In organic chemistry, a nucleophilic addition reaction is an addition reaction where a chemical compound with an electron-deficient or electrophilic double or triple bond, a π bond, reacts with electron-rich reactant, termed a nucleophile, with disappearance of the double bond and creation of two new single, or σ, bonds. The reactions are involved in the biological synthesis of compounds in the metabolism of every living organism, and are used by chemists in academia and industries such as pharmaceuticals to prepare most new complex organic chemicals, and so are central to organic chemistry. Addition reactions require the presence of groups with multiple bonds in the electrophile(due to the fact that double bonds and even triple bonds can both lack electron rich sources): carbon–heteroatom multiple bonds as in carbonyls, imines, and nitriles, or carbon–carbon double or triple bonds. The lack of electron rich sources is due to the fact that these bonds are partially empty, even though they remain connected, since the region occupying the orbital is essentially dead. This electrophilic behavior is defined as empty space since everything inside is basically without any source of electricity except from outside the bond, since bonds tend to want to attract more to themselves(whether this be electric or non-electric can differ in most situations). The addition of the nucleophile means the continuous addition of a negative charge throughout the reaction, unless an electrophile also makes itself present to form a complete structure with no charge at all. The negative charge being continuous throughout the reaction until the formation of an intermediate, bearing the charge, thus is the addition reaction we have before us. Once this meets an electrophile, then the intermediate formed with the negative charge can thus be neutralized to form a complete structure via a type of bond.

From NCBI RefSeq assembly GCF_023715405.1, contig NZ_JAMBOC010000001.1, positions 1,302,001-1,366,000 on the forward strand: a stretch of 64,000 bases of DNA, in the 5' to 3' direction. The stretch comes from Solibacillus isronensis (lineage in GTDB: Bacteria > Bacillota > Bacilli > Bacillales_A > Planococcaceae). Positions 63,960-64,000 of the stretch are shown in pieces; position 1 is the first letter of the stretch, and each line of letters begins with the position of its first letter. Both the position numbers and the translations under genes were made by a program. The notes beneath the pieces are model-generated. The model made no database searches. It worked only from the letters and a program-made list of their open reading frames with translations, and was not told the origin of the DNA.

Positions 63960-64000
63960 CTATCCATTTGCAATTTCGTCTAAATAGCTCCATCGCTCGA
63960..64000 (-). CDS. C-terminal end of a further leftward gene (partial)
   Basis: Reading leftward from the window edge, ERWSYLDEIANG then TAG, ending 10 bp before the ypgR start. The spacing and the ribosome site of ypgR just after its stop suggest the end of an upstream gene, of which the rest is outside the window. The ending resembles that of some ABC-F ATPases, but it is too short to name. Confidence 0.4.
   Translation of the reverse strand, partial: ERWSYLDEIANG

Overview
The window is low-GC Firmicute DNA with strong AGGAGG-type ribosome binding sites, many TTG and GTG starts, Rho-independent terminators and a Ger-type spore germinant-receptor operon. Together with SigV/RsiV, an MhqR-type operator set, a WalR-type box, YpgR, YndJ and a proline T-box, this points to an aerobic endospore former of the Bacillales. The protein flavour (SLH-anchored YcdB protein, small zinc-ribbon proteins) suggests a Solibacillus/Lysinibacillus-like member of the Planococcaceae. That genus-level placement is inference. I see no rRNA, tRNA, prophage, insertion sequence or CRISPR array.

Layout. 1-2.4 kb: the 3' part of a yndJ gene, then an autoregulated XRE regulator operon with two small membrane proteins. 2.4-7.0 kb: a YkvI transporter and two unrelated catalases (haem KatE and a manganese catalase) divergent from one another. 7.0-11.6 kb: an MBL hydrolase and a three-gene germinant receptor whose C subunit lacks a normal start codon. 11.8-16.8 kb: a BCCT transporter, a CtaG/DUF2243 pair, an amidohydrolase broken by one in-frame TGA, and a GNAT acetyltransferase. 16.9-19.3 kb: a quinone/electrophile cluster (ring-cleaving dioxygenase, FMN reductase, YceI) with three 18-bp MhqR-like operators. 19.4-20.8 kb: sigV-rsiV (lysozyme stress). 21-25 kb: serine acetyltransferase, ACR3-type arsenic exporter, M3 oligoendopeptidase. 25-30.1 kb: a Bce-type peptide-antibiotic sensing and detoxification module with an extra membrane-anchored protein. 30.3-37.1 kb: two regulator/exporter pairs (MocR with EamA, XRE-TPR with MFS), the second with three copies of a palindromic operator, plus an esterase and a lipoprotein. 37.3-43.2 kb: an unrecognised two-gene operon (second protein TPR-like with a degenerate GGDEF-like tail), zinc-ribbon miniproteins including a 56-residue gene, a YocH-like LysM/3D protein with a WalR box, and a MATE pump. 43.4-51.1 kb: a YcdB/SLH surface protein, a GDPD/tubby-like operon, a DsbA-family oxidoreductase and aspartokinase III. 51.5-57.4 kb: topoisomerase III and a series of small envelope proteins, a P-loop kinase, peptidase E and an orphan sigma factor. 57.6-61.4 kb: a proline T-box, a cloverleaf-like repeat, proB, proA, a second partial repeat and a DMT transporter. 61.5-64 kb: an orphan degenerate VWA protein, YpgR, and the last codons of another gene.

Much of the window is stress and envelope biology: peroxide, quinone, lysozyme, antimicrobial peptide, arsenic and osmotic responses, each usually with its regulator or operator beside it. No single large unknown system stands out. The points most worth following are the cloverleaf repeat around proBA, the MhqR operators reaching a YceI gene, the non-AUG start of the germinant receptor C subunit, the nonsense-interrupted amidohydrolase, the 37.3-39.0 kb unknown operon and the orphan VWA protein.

Addition to carbon–heteroatom double bonds